TORONTO, May 3, 2017 - More and more, organizations appear to embrace a culture shift to
integrate people with lived experience into program planning. Yet,
moving from “doing for” to “doing with” is hardly an off-the-shelf
Peer Positive is a resource helping community groups
partner with people with lived experience – a partnership
that “strengthens the relationships, culture, and quality of living of
children, youth, families and those supporting them,” says Swelen Andari, GTA Regional Implementation Coordinator.
the heart of Peer Positive is an approach that increases peer
involvement, creates spaces for service providers to reflect on power
and equity, and improves feedback and response loops. Developed by
Northwest Toronto Service Collaborative (NWT SC), a 40-member cross
sector group in North York that included people with lived experience,
Peer Positive was one of 18 original system interventions in the Systems
Improvement through Service Collaboratives initiative supported by
CAMH’s Provincial System Support Program (PSSP).
The NWT SC
reimagined access to mental health and addictions supports, working with
PSSP to hold stakeholder consultations, review potential existing
models and create a Youth Advisory Council.
“It was important for
the Service Collaborative members to work in partnership with youth and
families," said Andari. "The Youth Advisory Council helped to lead and
Putting Peer Positive to the test
So far, three agencies
– Hong Fook Mental Health Association, Leave Out Violence Ontario
(LOVE), and York University’s Disability and Mental Health Services –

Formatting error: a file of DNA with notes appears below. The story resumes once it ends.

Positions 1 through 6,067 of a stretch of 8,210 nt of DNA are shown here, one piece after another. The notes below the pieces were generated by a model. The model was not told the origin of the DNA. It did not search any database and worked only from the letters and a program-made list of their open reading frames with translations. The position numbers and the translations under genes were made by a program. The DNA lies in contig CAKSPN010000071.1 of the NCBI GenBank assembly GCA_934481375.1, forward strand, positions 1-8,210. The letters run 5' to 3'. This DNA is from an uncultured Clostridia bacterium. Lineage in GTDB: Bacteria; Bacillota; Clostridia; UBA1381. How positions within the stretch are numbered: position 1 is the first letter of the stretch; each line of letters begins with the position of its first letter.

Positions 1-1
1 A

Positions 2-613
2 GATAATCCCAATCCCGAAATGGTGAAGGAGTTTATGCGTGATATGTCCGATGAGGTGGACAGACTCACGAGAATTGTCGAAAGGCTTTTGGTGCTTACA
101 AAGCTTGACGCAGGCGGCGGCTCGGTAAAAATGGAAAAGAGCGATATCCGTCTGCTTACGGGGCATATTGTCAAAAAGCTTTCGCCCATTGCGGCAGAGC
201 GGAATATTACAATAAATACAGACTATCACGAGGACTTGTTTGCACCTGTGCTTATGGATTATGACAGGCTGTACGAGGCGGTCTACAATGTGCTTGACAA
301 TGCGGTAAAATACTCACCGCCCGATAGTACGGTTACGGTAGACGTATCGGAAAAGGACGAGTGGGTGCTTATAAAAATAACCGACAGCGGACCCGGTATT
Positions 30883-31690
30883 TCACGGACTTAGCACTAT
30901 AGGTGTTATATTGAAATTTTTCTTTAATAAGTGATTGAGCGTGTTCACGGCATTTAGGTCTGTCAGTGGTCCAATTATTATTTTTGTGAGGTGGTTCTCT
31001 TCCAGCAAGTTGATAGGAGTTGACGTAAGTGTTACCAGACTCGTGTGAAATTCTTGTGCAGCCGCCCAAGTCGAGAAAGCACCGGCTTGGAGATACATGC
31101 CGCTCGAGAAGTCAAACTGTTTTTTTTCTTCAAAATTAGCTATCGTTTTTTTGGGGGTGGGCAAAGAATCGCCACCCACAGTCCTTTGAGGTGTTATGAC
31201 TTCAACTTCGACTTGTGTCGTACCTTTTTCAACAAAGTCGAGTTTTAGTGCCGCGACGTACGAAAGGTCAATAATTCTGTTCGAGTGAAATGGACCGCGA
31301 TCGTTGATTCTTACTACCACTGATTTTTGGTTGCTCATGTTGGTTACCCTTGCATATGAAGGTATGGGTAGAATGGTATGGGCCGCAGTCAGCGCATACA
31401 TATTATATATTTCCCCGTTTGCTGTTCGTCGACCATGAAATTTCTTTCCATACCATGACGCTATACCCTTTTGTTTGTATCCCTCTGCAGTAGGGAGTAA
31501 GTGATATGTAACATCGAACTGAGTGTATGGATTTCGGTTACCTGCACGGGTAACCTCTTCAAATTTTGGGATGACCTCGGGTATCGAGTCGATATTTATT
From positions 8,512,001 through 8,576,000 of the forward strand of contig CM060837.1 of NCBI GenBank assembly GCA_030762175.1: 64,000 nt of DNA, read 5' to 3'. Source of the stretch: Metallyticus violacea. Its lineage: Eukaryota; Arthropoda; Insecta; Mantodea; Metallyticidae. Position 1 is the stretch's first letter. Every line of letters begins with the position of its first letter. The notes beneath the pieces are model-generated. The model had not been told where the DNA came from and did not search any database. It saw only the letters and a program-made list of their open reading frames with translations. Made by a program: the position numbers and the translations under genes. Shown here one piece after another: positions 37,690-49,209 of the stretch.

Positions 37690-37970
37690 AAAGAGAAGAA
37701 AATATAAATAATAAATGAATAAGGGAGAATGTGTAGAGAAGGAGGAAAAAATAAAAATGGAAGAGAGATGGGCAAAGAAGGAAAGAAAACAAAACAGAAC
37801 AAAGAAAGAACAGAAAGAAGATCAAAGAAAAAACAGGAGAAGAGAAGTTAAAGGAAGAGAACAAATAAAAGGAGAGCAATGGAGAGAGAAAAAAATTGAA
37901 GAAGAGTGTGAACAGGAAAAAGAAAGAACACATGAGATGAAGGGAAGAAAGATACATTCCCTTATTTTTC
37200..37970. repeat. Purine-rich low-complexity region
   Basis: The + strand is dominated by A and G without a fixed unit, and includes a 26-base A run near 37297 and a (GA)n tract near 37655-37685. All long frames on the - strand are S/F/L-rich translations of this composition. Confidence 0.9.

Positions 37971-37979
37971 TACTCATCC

have implemented Peer Positive within their organizations. Over 40 peers
and service providers have been trained.
Hong Fook used Peer Positive to support peer feedback on their self-help program.
was well-received,” reflected Andari. “Employees were actually shifting
the way they were thinking about things. And because there were
multiple feedback sessions, where the roles were reversed, they saw the
value of creating more open spaces – it’s not just a satisfaction
That learning was echoed by a service provider in one focus group.
think that for us, it’s more about substantive engagement with
community, and knowing expertise is often held in communities, not
institutions. Peer Positive allows a dynamic shift where those community
and individuals within the communities are thought of as experts.”
With a new-found appreciation for the value of creating open spaces, Hong Fook created a peer-led drop in.
University and LOVE experienced similar positive outcomes. Noted
benefits include increased trust between Board members and youth,
improved access to current peer programs and creation of new peer-led
Now PSSP is supporting the
expansion of Peer Positive in Toronto’s francophone community with the
help of seven partner organizations, two planning entities and one pilot
agency. The plan is to implement Peer Positive at the pilot agency and
deliver Wellness Recovery Action Plan training to francophone peers in
Andari, who is multi-lingual (she speaks English, French,
Spanish and Arabic), will continue to support this work and bring
lessons from the first round of the intervention.
shared how important it was to address power inequities throughout the
entire process, as well as ensuring that leadership have bought-in and
are supportive of putting Peer Positive in place,” she said.
terms of lasting impact, organizations will need to integrate Peer
Positives values into their policies and work towards equitably
remunerating peers for their contributions.
For more information, visit the Peer Positive website.
Organizations interested in taking steps to engage people with lived
experience are invited to explore the Peer Positive Tool Book and other